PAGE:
UPS has said the check is in the mail, hopefully that’s the case. Alright, let’s try to get back on track here.

90. Time to fix those craptastic Moroso drain plug threads. Picked up a knock-off Helicoil kit, which was probably a bad idea. After ruining every insert but two, I finally got it threaded in. Inserted the QwikValve with some of my favorite Permatex High-Temp thread sealant and prep (the only stuff I trust now.)

91. Stripped down a head with some aircraft stripper, thoroughly cleaned everything:

92. Here’s where all the parts went. Every valve was cleaned with a 3M scotchbrite wheel. Replacing all the stem seals.

93. The intake manifold had a coat of sound absorption paint on it, which may have reduced its heat transfer somewhat, but it looked terrible and was starting to flake off. I took some more aircraft stripper to it… which ended up being nearly the whole can. That paint just turned to a nasty tar like sludge. After a lot of work I finally got it clean. I also sanded down the casting seams, cut off the unnecessary vacuum port (cruise control) and also cut off a few other aluminum protrusions. There was a bad dent on one of the runners, which I’m filling with JB Weld, then sanding smooth. I’ll eventually coat the whole thing in an epoxy based silver paint.

94. I noticed that the Rotrex outlet line was competing for space with the fuel line, so I unlocked the fuel hard line from its plastic mount and pushed it into the tunnel. Then I drilled, and mounted a nutsert so that I could secure the SS fuel line with a cushion clamp to the firewall. The SS line was rubbing the paint on the firewall, so I ordered up some large heat-shrink and covered the line with it.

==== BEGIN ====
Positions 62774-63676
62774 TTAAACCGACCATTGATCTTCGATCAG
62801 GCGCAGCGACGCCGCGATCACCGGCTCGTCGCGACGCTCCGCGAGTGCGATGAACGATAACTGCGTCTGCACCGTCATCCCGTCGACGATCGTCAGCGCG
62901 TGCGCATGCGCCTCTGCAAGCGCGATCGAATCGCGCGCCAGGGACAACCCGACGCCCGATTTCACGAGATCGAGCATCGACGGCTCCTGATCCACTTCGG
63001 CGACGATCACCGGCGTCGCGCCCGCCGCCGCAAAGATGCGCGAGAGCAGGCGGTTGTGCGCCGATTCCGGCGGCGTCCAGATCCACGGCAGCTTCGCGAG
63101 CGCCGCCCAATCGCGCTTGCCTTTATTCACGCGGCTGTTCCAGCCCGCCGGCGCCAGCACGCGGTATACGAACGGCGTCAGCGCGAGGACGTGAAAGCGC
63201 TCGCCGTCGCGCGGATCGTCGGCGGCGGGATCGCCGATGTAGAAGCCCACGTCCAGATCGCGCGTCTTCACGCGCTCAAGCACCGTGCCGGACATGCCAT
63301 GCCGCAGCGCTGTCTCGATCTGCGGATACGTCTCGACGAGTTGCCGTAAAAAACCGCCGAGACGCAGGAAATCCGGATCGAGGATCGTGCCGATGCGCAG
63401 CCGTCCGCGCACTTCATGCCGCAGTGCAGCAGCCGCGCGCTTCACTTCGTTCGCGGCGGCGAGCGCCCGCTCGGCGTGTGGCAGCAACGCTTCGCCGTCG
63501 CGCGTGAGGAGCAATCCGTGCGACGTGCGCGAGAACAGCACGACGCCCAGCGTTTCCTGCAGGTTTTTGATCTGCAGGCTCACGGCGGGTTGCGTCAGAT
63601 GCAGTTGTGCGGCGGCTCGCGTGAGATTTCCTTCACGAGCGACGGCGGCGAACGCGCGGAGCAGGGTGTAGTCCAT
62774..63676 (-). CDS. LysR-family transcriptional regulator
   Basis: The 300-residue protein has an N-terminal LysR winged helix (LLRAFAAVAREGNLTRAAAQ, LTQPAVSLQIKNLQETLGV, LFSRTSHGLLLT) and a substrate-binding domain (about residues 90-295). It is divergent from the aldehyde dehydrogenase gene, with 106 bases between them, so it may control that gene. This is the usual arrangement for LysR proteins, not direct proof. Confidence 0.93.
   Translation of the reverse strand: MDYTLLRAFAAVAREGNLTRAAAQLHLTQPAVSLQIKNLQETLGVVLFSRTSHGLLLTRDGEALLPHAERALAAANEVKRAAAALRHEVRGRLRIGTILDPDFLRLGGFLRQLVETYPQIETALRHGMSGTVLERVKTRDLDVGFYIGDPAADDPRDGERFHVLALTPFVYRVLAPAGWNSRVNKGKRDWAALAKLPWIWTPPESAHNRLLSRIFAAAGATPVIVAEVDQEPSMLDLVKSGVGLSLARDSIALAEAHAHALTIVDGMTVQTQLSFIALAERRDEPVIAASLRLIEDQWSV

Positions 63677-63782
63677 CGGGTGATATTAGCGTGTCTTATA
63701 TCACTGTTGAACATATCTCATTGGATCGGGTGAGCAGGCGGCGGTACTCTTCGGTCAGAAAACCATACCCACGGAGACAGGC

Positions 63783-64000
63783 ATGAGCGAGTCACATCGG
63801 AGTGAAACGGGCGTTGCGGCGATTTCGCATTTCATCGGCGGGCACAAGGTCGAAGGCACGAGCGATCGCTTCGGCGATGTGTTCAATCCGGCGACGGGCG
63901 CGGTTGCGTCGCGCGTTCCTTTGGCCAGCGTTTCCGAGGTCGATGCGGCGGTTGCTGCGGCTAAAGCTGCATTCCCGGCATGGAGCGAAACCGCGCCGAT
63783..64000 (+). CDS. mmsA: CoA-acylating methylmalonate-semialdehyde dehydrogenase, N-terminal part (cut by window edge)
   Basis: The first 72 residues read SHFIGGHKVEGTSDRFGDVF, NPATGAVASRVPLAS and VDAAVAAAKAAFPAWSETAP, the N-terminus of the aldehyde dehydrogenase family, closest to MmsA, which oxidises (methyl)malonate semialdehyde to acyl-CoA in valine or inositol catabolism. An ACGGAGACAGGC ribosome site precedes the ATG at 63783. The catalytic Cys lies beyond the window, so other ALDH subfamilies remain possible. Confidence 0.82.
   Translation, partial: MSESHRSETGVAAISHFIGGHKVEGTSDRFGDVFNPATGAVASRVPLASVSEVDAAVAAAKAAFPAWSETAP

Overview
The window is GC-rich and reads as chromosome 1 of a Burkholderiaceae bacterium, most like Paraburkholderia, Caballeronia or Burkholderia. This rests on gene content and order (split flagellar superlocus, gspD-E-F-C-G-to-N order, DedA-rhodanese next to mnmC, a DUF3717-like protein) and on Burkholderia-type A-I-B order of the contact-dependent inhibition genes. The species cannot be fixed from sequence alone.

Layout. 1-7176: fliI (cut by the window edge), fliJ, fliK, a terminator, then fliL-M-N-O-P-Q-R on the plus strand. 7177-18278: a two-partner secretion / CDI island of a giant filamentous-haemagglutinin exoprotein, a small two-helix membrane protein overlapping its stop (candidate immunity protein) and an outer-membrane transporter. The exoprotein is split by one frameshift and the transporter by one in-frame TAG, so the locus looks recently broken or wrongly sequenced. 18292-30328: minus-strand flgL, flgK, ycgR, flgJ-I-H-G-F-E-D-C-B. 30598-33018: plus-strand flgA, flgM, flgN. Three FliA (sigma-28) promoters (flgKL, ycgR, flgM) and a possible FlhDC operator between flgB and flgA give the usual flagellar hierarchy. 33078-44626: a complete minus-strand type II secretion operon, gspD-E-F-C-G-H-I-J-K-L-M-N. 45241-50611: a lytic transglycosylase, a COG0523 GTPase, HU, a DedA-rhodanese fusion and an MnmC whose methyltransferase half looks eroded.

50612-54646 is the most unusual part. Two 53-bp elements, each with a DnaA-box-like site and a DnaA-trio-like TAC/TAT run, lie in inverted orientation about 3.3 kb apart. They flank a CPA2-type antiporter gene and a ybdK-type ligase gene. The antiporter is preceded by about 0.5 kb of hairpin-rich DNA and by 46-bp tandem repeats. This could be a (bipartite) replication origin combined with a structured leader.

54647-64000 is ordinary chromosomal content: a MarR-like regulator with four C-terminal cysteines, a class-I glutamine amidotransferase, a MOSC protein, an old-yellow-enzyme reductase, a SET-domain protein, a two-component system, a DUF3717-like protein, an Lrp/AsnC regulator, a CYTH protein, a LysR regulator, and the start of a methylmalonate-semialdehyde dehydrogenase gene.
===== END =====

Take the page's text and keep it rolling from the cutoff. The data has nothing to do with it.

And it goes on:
95. Also competing for space was the Rotrex and the wires/fuel line/vacuum line running across the front of the engine compartment over the right hand side. To help reduce the clutter, I decided to remove the the 4ga cable running from the remote jumper terminals to the battery. Instead I just shortened the cable and ground to a factory lug directly below the terminals. Saved space and weight all at once. A ohmmeter confirmed I had a good ground.

96. I also decided to swap my Aeromotive Compact EFI AFPR for a Radium Engineering unit, which uses Bosch OEM style non-adjustable regulators. More info on it here: Very high quality gear, and good customer service. Since the FPR is set at my desired pressure, I didn’t really need a visual gauge, so I got a electronic pressure sender. Its cable run through the passenger side firewall grommet, then over to the Dataloggit so fuel pressures can be logged.


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